Presentation on theme: "1 Correlating Knowledge of Landscape Formation Timescales and Geologic Time using a New Validated Concept Test. ~ Dept Earth and Ocean Sciences Alison."— Presentation transcript:
1 Correlating Knowledge of Landscape Formation Timescales and Geologic Time using a New Validated Concept Test. ~ Dept Earth and Ocean Sciences Alison Jolley, Francis Jones, Sara Harris, Jamil Rhajiak Earth and Ocean Sciences, UBC.
2 Outline 1.Context 2.Geotime concepts 3.Landscape Identification and Formation Test (LIFT) 4.Results & implications 5.Lessons learned, and questions
3 Context Concept tests: used increasingly in several disciplines – To measure learning gains (in a course or module) – To compare students, pedagogies, etc. 2008: GeoTime test developed – Concept test goal: measure learning gains in EOS. – Student attitude survey about Earth & Ocean Sciences 2009: L.I.F.T. developed, focusing on geomorphic rates and processes.
4 Geotime concept test development Experts: Interviewed to identify topics of interest. – 20 questions produced. Students: Validation via iterative think-aloud interviews. The Test: Range of concepts & Blooms level coverage. Key ConceptsGeoT Timescale3 Relative dating6 Absolute dating4 Earth history6 Uniformitarianism1 Processes & rates0 Bloom's levelGeoT knowledge8 comprehension3 application5 analysis4 (Honors thesis, Rhajiak, 2009) # Qns After using GeoTime in a 3 rd /4 th yr elective course, eight questions were selected for use in L.I.F.T
5 Landscapes concept test development Select landscapes Develop questions Student think-aloud interviews Expert interviews Generate answer key Deliver LIFT Iterative revision (Honors thesis, Jolley, 2010) Questions first. Student interviews crucial for validation. Expert interviews used to generate ranges of acceptable answers.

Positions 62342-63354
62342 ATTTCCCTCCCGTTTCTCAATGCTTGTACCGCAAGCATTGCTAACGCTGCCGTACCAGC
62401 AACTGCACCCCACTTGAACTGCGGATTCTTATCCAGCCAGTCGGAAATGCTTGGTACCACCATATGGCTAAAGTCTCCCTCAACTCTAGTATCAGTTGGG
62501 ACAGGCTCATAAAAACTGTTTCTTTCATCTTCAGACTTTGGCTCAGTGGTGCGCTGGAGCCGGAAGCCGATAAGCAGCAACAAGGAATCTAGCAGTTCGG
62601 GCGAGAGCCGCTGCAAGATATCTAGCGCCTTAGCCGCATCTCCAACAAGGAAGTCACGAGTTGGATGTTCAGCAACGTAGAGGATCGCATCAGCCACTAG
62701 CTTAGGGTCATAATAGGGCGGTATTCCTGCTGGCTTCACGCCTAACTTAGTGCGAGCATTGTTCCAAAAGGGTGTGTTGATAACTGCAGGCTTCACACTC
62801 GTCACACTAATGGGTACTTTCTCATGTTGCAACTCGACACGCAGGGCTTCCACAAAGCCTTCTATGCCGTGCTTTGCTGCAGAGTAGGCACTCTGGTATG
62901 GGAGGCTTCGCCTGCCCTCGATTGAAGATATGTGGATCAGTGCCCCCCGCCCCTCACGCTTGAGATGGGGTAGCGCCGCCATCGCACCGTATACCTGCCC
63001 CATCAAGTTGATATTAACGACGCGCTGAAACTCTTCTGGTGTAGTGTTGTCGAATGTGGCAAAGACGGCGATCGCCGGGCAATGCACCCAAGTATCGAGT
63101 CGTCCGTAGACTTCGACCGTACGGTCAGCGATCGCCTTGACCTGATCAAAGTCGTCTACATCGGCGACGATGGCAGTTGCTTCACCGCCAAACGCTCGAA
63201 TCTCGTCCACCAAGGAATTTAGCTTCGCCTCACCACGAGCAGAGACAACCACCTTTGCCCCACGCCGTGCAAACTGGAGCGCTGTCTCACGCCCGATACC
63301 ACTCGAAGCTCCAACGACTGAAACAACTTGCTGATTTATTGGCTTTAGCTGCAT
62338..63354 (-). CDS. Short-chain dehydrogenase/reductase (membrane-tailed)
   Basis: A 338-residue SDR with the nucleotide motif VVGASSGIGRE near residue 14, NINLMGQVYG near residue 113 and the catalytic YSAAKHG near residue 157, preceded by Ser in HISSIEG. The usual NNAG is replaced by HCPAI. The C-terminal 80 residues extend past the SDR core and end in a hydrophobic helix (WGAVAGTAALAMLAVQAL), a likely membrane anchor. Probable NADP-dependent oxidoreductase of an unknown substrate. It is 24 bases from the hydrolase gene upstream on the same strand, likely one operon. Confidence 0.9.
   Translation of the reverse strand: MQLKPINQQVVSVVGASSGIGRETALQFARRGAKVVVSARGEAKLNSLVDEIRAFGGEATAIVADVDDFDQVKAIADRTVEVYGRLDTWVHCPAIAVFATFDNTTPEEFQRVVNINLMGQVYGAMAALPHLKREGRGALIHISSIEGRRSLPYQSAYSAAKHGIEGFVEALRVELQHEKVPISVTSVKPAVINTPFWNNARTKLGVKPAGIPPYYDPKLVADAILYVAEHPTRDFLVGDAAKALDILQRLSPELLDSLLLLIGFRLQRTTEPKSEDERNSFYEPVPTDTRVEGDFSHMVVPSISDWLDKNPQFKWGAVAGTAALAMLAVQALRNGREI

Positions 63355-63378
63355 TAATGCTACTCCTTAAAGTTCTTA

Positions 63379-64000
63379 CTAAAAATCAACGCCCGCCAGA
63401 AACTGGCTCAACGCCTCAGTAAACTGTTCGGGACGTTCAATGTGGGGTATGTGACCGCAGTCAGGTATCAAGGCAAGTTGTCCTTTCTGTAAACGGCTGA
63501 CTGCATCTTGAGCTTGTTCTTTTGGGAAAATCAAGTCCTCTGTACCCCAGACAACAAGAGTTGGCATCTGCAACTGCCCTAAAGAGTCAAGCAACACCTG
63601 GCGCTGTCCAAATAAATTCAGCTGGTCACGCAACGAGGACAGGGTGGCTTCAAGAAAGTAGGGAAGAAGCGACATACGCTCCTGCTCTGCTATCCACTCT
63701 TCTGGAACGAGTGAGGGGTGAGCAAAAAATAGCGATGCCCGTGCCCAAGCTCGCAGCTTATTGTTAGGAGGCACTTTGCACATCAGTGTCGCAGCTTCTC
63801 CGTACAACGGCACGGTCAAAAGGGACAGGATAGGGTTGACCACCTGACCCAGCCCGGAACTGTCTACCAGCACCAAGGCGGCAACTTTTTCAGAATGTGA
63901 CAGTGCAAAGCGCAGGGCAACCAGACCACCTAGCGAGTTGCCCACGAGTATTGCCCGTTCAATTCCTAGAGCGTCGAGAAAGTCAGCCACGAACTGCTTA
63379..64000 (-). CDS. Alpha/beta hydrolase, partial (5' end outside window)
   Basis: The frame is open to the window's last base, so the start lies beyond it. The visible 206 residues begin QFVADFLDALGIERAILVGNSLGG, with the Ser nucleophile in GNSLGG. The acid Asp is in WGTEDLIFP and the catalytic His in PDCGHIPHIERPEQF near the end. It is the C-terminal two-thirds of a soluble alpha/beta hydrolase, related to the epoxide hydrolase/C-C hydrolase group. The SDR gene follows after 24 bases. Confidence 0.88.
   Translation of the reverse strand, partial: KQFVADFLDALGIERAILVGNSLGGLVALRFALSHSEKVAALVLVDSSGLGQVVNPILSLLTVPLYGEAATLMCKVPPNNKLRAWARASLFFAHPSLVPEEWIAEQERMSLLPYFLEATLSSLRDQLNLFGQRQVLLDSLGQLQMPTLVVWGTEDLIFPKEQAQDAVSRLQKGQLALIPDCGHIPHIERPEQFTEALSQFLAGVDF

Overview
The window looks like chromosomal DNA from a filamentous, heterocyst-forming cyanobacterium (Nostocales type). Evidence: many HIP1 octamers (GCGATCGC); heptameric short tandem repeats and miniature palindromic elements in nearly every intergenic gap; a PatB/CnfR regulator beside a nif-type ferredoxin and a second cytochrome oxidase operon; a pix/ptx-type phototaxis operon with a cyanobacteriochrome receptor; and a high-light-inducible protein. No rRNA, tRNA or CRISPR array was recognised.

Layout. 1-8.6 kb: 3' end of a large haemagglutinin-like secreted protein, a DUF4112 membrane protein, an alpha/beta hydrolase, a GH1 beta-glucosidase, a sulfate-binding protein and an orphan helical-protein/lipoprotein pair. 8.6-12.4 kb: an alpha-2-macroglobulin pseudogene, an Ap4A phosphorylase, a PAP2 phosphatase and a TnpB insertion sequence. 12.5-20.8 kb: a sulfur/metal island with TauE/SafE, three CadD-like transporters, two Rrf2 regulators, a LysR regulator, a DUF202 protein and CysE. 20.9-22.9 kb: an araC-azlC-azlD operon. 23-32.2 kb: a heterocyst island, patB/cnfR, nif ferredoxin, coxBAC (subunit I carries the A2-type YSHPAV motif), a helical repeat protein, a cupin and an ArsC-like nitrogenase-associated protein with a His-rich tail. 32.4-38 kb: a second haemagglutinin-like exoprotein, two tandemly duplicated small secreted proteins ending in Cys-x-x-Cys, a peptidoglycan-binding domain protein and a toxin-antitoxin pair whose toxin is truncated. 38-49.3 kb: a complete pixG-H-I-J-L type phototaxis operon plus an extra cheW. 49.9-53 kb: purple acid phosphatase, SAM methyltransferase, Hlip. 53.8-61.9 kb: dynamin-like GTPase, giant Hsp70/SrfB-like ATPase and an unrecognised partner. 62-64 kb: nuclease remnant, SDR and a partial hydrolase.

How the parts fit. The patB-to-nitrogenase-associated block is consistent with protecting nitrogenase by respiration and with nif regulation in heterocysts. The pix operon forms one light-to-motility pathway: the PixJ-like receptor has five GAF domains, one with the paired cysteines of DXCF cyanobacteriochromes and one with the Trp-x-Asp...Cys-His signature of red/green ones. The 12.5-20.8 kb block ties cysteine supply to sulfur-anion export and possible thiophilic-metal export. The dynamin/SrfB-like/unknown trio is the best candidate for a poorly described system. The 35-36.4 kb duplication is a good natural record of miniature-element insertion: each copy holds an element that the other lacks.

6 Expert results for answer ranges: 12 landscapes: seconds < T < 10 8 yrs. 7 experts; Correct selected from the range of consensus. Incorrect added outside that range. Spread of expert answers increased for middle time ranges.
8 Initial LIFT deployment Two geoscience courses: 2 nd yr. and 4 th yr. (N = 71 and 25). Geoscience majors (9 not geoscientists in 4 th yr). 30 mins. / paper-based / marked by the researcher. Demographics recorded: gender, age, major, prior geology courses taken.
9 LIFT results: by class vs. by experience Diverse geoscience classes: class year NOT a good indicator of geoscience ability. Correlation between knowledge of geologic time and landscape formation times ALL students: - Good at recognizing landscapes. - LESS good at estimate formation times. Lower scores seem overconfident. (more later…)
10 LIFT results: right / wrong sorted by timescale Time scales not well recognized. Locally familiar landscapes recognized better. Very short and very long timescales known better. Experts also were variable with intermediate timescales. What implications for geo-science classes ??? IDvs. Formation timescales
11 ConfidentNOT advanced 70% 9% beginners 58% 23% Confidence in formation times (correct landscape ID). Beginners: confidence is flatter, regardless of right or wrong. Do beginners metacognitive skills improve simply with more practice? Advanced: more certain than beginners when right.
12 LIFT results – gender (all students) (preliminary) I.D. All roughly equal at I.D. and confidence in ID. timescale All have roughly equal timescale scores. MALES seem more confident about timescales. FEMALES seem to have a larger std. errors.
13 Geological time scores by gender & prior knowledge: Evidently, at 4 th yr level: Little effect of gender, Some effect of prerequisite. Evidently, at 2 nd yr level: Slight effect of gender. Nil effect of major. Regarding knowledge of geological time:
14 Comments so far: These data provide an initial window into … – Comparing types of knowledge about geological time – Degree of agreement among experts about landscapes – Impact of students background in diverse courses – Development of metacognition (confidence) in the context of geological time and processes – Priorities for teaching various types of knowledge & skills Lessons: assessing geoscience learning … – Is context dependent – Requires various types of validated instruments – Is challenging
15 Conclusions Both theses at : https://circle.ubc.ca/handle/2429/23321 https://circle.ubc.ca/handle/2429/23321 Questions and discussion Thanks to: -Students who participated. -Faculty who contributed time, advice and expertise. -Colleagues with the Carl Wieman Science education Initiative. -Colleagues at Colorado University.